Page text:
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Avoid These Money Moves in Your 70s

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Entering a new phase of life often brings new learnings, experiences, and challenges. For a lot of people, life may slow down after turning 70, with potential health issues and decreased energy levels. Your expenses shift, with more frequent medical visits becoming common. Amidst these changes, it is crucial to make informed financial decisions. Mistakes at this stage can have significant consequences for your financial security and peace of mind.

This article can guide you through understanding and avoiding financial pitfalls in your 70s after retirement. You can also consider consulting a financial advisor for personalized guidance on how to prevent financial mistakes after retirement.

Below are the 9 worst money moves people make after 70 and how to avoid them:

1. Not accounting for inflation

Many people hold the misconception that inflation only impacts savings over the long term, typically spanning many years into the future. However, this is not entirely accurate. Inflation can erode the value of savings in a relatively short span of just 10 years. It is vital for 70-year-old retirees to understand this, as people in this age group may live well into their late 80s or even into their 90s. For them, inflation still poses a significant and immediate threat that requires proactive financial planning.

At the age of 70 and beyond, it remains crucial for you to invest in financial instruments that can provide returns that outpace inflation. You must consider investments, such as stocks, real estate, gold, and others, that can offer growth potential that exceeds the rate of inflation over time. This can help preserve the purchasing power of your savings and investments even if prices of essentials rise over the years.

Furthermore, you must also continually adjust your withdrawal strategies to account for inflation. If you have a fixed withdrawal rate every year, your withdrawals may not keep pace with inflation. This can potentially diminish the real income available for your expenses over time. It is important to adopt strategies such as inflation-adjusted withdrawals or using a portion of your investments to cover your expenses while allowing the rest to continue growing to mitigate the impact of inflation on your retirement finances.

2. Delaying Social Security further

Delaying Social Security benefits can significantly boost your monthly retirement income. While you have the option to start claiming benefits as early as age 62, delaying until age 70 can yield substantial increases in your monthly payments. According to current regulations, for each year you defer beyond your Full Retirement Age (typically around 66 or 67), you earn an 8% increase in benefits. For example, if you qualify for a $1,400 monthly benefit at age 62, waiting until age 70 could potentially increase it to $2,480 per month.

It is crucial to understand that this benefit increase stops once you reach age 70. Beyond this point, delaying further offers no additional financial advantages and may actually prove detrimental. Waiting too long to claim benefits means missing out on monthly income without gaining any extra benefits in return.

For those approaching their 70s, it is essential to make informed decisions regarding when to initiate Social Security payments. Extending the delay beyond age 70 could inadvertently strain your finances by depriving you of the needed monthly income. Therefore, it is advisable to plan your Social Security claiming strategy carefully to optimize your retirement income and financial stability.  Additionally, remember to enroll in Medicare at age 65, even if you choose to delay Social Security benefits, to ensure you have essential health coverage in retirement.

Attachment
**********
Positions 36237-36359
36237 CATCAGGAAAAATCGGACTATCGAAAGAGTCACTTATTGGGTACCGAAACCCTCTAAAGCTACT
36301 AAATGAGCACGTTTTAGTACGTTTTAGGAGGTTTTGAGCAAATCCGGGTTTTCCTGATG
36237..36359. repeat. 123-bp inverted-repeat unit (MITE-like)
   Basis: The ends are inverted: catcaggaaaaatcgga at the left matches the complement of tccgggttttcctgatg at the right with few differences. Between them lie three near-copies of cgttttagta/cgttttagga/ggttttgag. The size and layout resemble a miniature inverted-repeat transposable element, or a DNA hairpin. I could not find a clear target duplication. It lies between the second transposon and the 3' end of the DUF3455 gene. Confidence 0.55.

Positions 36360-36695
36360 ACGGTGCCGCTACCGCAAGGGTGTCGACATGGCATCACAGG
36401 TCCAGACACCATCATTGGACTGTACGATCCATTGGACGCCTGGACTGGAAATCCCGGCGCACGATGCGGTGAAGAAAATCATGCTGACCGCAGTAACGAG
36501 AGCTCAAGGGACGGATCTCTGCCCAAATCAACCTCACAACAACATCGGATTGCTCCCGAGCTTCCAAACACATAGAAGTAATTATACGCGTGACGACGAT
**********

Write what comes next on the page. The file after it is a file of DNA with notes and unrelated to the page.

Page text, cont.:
3. Not planning Required Minimum Distributions (RMDs)

Not planning for RMDs can be one of the worst money moves after 70. RMDs are mandatory withdrawals that you must take from tax-advantaged retirement accounts such as 401(k)s, 403(b)s, traditional Individual Retirement Accounts (IRAs), SEP IRAs, SIMPLE IRAs, etc., starting at a certain age. The SECURE Act recently increased the age for starting RMDs to 73 for those who turn 72 years old in 2023 and will gradually increase to 75 beginning in 2033.

RMDs must commence by April 1 of the year following the year in which you turn 73 under the new rules. After that, these withdrawals must be taken by December 31 of each subsequent year. Failure to withdraw the total RMD amount on time results in penalties and taxes on the amount not withdrawn. However, if you miss a distribution, you can rectify it within two years by filing IRS Form 5329 along with your federal tax return.

The RMD amount is calculated using the IRS' Uniform Lifetime Table and is recalculated annually based on life expectancy factors that decrease as you age. This means you will need to progressively withdraw a higher percentage of your retirement account balance as you grow older. Neglecting RMDs can lead to unnecessary tax liabilities and penalties. Even if you do not immediately need the funds, it is essential to withdraw at least the minimum required amount to comply with IRS regulations. Proper planning and timely withdrawals of RMDs ensure that you maximize your retirement income while avoiding costly penalties and taxes.

4. Lending money to children or grandchildren

One of the things you should not do in retirement is lend money. Loaning money to children or grandchildren can be a significant financial risk in your 70s. While many retirees may feel compelled to help their family members with education expenses, emergencies, or debts, it is crucial to approach such situations with caution. Unless you are financially secure enough to part with funds without jeopardizing your present or future financial stability, it is advisable not to lend money, even if it is within your family.

While helping your children financially may benefit them in the short term, it can potentially strain your own financial situation. At 70, you need to prioritize your healthcare, long-term care needs, and ongoing expenses. People in their 70s are relatively active, enjoying leisure activities like travel and socializing, all of which require financial security. Lending money to others can deplete your savings and curtail these activities, which ultimately compromises your quality of life.